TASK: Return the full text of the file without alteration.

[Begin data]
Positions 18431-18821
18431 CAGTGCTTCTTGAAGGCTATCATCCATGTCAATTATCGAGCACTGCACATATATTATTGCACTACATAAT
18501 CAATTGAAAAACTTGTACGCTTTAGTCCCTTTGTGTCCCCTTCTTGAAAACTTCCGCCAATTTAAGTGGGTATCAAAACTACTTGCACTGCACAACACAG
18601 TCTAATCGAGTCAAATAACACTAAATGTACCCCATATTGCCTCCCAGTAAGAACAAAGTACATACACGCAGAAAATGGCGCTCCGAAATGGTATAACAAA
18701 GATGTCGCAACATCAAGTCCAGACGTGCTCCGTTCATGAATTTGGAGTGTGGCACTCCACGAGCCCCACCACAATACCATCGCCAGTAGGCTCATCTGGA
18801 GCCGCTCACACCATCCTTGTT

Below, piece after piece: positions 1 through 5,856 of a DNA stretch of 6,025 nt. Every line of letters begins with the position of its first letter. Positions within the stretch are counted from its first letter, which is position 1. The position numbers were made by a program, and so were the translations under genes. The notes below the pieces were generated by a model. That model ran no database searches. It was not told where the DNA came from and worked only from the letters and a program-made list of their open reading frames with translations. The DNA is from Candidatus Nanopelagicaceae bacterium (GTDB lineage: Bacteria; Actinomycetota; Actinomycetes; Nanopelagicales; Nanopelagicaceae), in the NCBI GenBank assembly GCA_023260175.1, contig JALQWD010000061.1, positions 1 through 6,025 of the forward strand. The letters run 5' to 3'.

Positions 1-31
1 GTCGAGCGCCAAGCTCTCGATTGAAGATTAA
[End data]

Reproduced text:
Positions 18431-18821
18431 CAGTGCTTCTTGAAGGCTATCATCCATGTCAATTATCGAGCACTGCACATATATTATTGCACTACATAAT
18501 CAATTGAAAAACTTGTACGCTTTAGTCCCTTTGTGTCCCCTTCTTGAAAACTTCCGCCAATTTAAGTGGGTATCAAAACTACTTGCACTGCACAACACAG
18601 TCTAATCGAGTCAAATAACACTAAATGTACCCCATATTGCCTCCCAGTAAGAACAAAGTACATACACGCAGAAAATGGCGCTCCGAAATGGTATAACAAA
18701 GATGTCGCAACATCAAGTCCAGACGTGCTCCGTTCATGAATTTGGAGTGTGGCACTCCACGAGCCCCACCACAATACCATCGCCAGTAGGCTCATCTGGA
18801 GCCGCTCACACCATCCTTGTT

Below, piece after piece: positions 1 through 5,856 of a DNA stretch of 6,025 nt. Every line of letters begins with the position of its first letter. Positions within the stretch are counted from its first letter, which is position 1. The position numbers were made by a program, and so were the translations under genes. The notes below the pieces were generated by a model. That model ran no database searches. It was not told where the DNA came from and worked only from the letters and a program-made list of their open reading frames with translations. The DNA is from Candidatus Nanopelagicaceae bacterium (GTDB lineage: Bacteria; Actinomycetota; Actinomycetes; Nanopelagicales; Nanopelagicaceae), in the NCBI GenBank assembly GCA_023260175.1, contig JALQWD010000061.1, positions 1 through 6,025 of the forward strand. The letters run 5' to 3'.

Positions 1-31
1 GTCGAGCGCCAAGCTCTCGATTGAAGATTAA